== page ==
Project Title: 2-WHEELER BEHAVIOUR AND SAFETY
Duration: 36 months (01/01/2009— 31/12/2011)
Description: Up to 2008, the research relating to Powered-Two-Wheelers (PtWs) safety focussed mainly on sociological aspects, training, accidentology and primary safety systems design. Based on the fact that it is crucial to base countermeasures on scientific evidences relating on riders' behaviours and practices, the purpose of 2-BE-SAFE was to contribute to filling the knowledge gap on PTW riders' behaviour.
2-BE-SAFE has applied a large variety of scientific research methodologies. Some of these methods have been applied for first time; some of them were not applied on the field of PTW safety before. Last, some methodologies also received significant improvement within the project. All the experience and knowledge acquired within the research activities conducted have been analysed and then summarized into a set of guidelines and policy recommendations.
Objectives: The 2-BE-SAFE project, started on January, 1st 2009, is a focused 36 months research collaborative project, with the following objectives:
- To identify the factors that contribute to PTW crashes across Europe focussing on road infrastructure and weather conditions. 20 prevailing scenarios in 5 European countries that account for most fatal PTW accidents, and the causal factors contributing to crashes have been identified.
- Innovative tools have been designed: 6 instrumented PTWs, an instrumented car, 2 riding simulators, a driving simulator, and a video-based tool for investigating motorcyclists’ risk awareness.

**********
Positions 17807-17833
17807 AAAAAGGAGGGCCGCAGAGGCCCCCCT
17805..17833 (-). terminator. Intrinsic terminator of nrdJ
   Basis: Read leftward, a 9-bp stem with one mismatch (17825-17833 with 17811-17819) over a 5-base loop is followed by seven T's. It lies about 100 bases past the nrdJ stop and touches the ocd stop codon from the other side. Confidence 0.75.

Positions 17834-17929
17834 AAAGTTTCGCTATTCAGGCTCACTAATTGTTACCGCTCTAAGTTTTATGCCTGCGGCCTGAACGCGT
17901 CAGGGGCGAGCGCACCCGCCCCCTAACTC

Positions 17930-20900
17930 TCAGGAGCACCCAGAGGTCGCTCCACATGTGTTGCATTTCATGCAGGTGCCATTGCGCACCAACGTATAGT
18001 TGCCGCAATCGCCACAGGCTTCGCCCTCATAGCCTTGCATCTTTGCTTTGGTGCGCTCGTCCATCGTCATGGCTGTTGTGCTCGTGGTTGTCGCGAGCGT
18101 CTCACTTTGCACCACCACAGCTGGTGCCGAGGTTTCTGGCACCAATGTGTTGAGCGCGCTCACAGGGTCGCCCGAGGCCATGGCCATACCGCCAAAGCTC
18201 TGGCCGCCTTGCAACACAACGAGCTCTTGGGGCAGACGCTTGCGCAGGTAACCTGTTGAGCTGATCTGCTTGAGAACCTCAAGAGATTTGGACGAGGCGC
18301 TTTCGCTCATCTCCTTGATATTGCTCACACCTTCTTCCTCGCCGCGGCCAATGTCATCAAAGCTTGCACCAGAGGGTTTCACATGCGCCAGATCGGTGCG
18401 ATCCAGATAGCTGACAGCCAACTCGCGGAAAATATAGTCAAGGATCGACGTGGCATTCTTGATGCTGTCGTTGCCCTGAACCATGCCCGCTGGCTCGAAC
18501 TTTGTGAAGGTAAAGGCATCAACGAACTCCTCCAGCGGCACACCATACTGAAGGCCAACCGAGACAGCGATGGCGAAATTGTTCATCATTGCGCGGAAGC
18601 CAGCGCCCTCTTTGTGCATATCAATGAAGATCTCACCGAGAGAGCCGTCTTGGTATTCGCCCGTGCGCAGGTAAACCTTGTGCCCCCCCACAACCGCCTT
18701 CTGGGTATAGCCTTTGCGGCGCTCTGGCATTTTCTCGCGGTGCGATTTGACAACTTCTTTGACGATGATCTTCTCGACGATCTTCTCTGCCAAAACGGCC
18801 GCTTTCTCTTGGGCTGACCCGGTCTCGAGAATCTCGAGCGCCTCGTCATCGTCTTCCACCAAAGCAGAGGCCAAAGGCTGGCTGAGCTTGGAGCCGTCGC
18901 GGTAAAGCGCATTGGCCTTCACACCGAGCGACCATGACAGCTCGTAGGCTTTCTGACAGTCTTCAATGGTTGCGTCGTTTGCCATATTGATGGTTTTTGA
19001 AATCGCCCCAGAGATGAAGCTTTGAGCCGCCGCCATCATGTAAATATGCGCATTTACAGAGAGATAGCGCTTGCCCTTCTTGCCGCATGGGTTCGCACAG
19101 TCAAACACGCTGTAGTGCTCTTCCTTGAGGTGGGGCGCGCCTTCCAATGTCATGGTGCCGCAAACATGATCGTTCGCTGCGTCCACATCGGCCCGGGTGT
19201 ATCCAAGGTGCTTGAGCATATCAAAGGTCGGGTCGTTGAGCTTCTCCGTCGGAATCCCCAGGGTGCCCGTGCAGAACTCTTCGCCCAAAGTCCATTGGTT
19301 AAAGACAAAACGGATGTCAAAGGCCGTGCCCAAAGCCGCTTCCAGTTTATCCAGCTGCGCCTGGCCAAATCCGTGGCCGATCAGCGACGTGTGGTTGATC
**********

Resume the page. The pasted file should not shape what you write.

- A pilot naturalistic riding study was conducted, using the instrumented motorcycles from partners. This naturalistic riding study was a première at pan-European level. The studies successfully tested the proposed naturalistic riding methodology, and developed new knowledge and recommendations for future larger studies. Different approaches to perform automatic event detection of safety critical events were developed, applied and evaluated.
- A study was implemented, focusing on PTW riders’ hazard perception and acceptance of risk, and how these characteristics influence their acceptance of new technologies designed to enhance their safety.
- A better understanding of rider’s behaviours and of critical factors influencing PTW safety was achieved. Several experiments focussed on PTWs conspicuity. Results indicated, for instance, that varying riders’ clothing (bright clothes, reflective warning vests, and dark clothes) can enhance riders’ conspicuity in certain situations but the effects are strongly mediated by the background conditions (e.g. lighting conditions) and by the characteristics of the driving situation (e.g. urban vs. rural traffic environment).
HIT key role and responsibilities: HIT is Partner in the project.
Dr. Evangelos Bekiaris
+30 2310 498 261/+30 211 10 69 599